Every father knows the feeling: You nurture the sporting ambitions in your child, you let him or her win up to a point but there comes a time when, with sons in particular, they get darned competitive, so quick and so strong, you suffer for all that kindness.
The FA Cup on Sunday night serves up a nice little family story.
Brendan Rodgers is manager of Liverpool.
Anton Rodgers is a player of Oldham Athletic.
And the luck of the draw sees them meeting as opponents at Anfield in the third round of the competition.
"It is incredible," says Rodgers senior. "Something that may never happen in a lifetime."
"I sent him a text the day of the draw," says son Anton.
"Didn't get an answer. I think my dad was swerving my calls!"
The father is 40, the son is 20, and the nature of their winner- takes-all contest at Anfield today is heightened by the fact that Oldham knocked out Liverpool 3-2 in a thriller in last year's round four.
This is a different, improved Liverpool.
It is a diminished, struggling Oldham, two divisions below the Reds, and booed off their own pitch after another defeat in a relegation battle on New Year's Day.
But the Cup, everybody knows, marches to its own tune.
Its history is woven with unlikely upsets and, even with Luis Suarez the hottest shot in the Premier League at the moment, Liverpool will not, dare not, be complacent.
Within the Rodgers household, however, there are two sides to this story.
"It looks like my dad is moving too fast and I can't catch him," Anton admits.
"But Sunday could be a great occasion for us."
"When I finally got hold of him, we had a bit of banter but sometimes fate intervenes, and maybe you get a goal that day just because it's against your father."
First, the son has to get on the field because he was only a substitute in Oldham's last game.
And any goal from his midfield position would be a first because he has yet to score in professional football.
"I've made it as hard as I can," quips Rodgers senior.
"I was telling him that we were the highest scorers in the Premier League, and reminding him that Anfield is a fortress. But he's a terrific young talent, Anfield will suit him."
They both know the reality of life, and of sport at this level, can be unforgiving.
The father represented both Irelands - north and south - as a schoolboy defender.
But when he was 20, his boy's age now, he was told by doctors at Reading that a genetic knee condition would never stand up to full-time professional football.
Already a father, his dream shattered, he threw himself into the next best option.
Determined to be the best coach he could be, he spent long spells abroad, in Spain, to learn coaching methods, and you see that imprint on his team today.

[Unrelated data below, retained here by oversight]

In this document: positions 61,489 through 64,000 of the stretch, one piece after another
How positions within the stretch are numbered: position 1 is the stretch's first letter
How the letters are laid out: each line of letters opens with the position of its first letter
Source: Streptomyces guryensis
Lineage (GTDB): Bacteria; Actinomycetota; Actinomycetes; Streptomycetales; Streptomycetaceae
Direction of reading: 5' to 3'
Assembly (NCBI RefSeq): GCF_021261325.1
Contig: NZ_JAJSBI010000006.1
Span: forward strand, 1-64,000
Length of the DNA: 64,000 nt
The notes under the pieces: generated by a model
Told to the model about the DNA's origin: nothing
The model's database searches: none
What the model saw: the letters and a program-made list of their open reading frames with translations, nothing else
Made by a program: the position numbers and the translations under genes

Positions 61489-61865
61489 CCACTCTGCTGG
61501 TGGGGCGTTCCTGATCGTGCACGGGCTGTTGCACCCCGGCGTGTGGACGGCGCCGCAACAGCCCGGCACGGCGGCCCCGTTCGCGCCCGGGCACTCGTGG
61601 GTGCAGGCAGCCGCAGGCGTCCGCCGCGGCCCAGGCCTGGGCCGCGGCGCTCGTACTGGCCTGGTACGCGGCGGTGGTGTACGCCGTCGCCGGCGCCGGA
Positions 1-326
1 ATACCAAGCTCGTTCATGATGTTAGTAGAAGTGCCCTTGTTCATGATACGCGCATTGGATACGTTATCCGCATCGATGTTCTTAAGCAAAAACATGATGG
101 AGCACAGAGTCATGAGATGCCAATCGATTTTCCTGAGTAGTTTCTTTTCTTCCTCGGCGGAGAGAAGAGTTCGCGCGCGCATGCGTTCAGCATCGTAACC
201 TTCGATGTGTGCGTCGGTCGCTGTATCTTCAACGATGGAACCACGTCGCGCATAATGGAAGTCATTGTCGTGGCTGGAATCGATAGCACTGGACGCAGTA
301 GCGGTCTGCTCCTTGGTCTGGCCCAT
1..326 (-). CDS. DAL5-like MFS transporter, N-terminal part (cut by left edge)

He rose as an assistant coach to Jose Mourinho during the Special One's first spell at Chelsea (when young Anton was an academy boy at the club), and then made his own way via Watford, Reading and Swansea to Liverpool.
The boy, and his sister, got to know about life on the road in a professional football household. Anton told reporters the other day that his dad suffered the slings and arrows of defeat as hard as any manager, but neither brought the bitterness of setbacks through the front door when they were at home.
On holidays, in the swimming pool, on the tennis courts, or table tennis, the father reckons he sometimes let Anton win "until he got older and better".
He doesn't say it, but if the choice on Sunday is between giving his son a leg up the ladder, or crushing Oldham in revenge for a year ago, then family will get no privilege.
"I'll tell my team that the No.17 is Oldham's best player!" Rodgers senior says.
"In all seriousness, I can't skip over it because it's Anton. I have to get my players to keep an eye on him because he's a good player, and it's our job to win the game."
While he may say "in all seriousness", the facts suggest that, so far anyway, Anton is not an exceptional player.
Oldham are not simply in a different league to Liverpool, they are also in a financial struggle to stay afloat.
And Anton is not an automatic first choice.
However, this is a family that has played together and stayed together through some tough times.
The father was warned from following his dream; the son, at 1.69m tall, is not the biggest but can point to Lionel Messi as an example that size isn't everything in this game.
In the space of a year, Brendan senior lost his parents to cancer in 2010 and 2011.
Last year, he and his wife Susan supported Anton through two long, harrowing trials at London's Old Bailey Court.
Anton, together with three other players of Brighton, were accused of sexually assaulting and photographing a 19-year-old girl after a night out on the town.
The first jury could not agree on a verdict, the second found all four players not guilty.
The girl admitted to an assortment of lies.
"Both Anton's mum and I found it really, really difficult," the father said on Friday.
"You know the innocence of your son and you have to fight to prove that."
"Obviously, it was very, very important to defend his name, and this is about his professional life. His mum was there for every minute of both trials and she saw everything. I was there for parts of it. Anton has got his professional life, and I'm at one of the biggest clubs in the world, you can imagine this was a really difficult period."
An FA Cup match on opposite sides is important too but pales in significance to the day Anton was cleared at the Old Bailey last May.
Win or lose, the game is just a game.
Get a copy of The Straits Times or go to straitstimes.com for more stories.